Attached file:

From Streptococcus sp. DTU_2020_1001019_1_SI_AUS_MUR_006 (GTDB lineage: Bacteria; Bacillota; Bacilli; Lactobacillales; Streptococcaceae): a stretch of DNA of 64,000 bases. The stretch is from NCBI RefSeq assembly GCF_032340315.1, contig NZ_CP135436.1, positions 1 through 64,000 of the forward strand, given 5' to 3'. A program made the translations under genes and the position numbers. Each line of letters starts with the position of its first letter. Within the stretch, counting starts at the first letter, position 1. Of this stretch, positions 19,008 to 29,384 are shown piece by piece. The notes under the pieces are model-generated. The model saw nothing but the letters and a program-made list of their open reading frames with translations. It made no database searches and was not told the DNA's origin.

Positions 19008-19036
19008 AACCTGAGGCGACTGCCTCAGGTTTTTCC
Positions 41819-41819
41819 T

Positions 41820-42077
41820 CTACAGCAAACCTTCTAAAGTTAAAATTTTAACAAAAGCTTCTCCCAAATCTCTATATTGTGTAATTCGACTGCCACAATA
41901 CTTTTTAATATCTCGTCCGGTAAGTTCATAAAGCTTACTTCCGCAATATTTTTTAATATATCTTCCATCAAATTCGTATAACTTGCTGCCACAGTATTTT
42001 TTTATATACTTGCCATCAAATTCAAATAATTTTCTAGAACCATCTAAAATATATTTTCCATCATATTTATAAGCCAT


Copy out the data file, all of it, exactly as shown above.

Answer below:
From Streptococcus sp. DTU_2020_1001019_1_SI_AUS_MUR_006 (GTDB lineage: Bacteria; Bacillota; Bacilli; Lactobacillales; Streptococcaceae): a stretch of DNA of 64,000 bases. The stretch is from NCBI RefSeq assembly GCF_032340315.1, contig NZ_CP135436.1, positions 1 through 64,000 of the forward strand, given 5' to 3'. A program made the translations under genes and the position numbers. Each line of letters starts with the position of its first letter. Within the stretch, counting starts at the first letter, position 1. Of this stretch, positions 19,008 to 29,384 are shown piece by piece. The notes under the pieces are model-generated. The model saw nothing but the letters and a program-made list of their open reading frames with translations. It made no database searches and was not told the DNA's origin.

Positions 19008-19036
19008 AACCTGAGGCGACTGCCTCAGGTTTTTCC
Positions 41819-41819
41819 T

Positions 41820-42077
41820 CTACAGCAAACCTTCTAAAGTTAAAATTTTAACAAAAGCTTCTCCCAAATCTCTATATTGTGTAATTCGACTGCCACAATA
41901 CTTTTTAATATCTCGTCCGGTAAGTTCATAAAGCTTACTTCCGCAATATTTTTTAATATATCTTCCATCAAATTCGTATAACTTGCTGCCACAGTATTTT
42001 TTTATATACTTGCCATCAAATTCAAATAATTTTCTAGAACCATCTAAAATATATTTTCCATCATATTTATAAGCCAT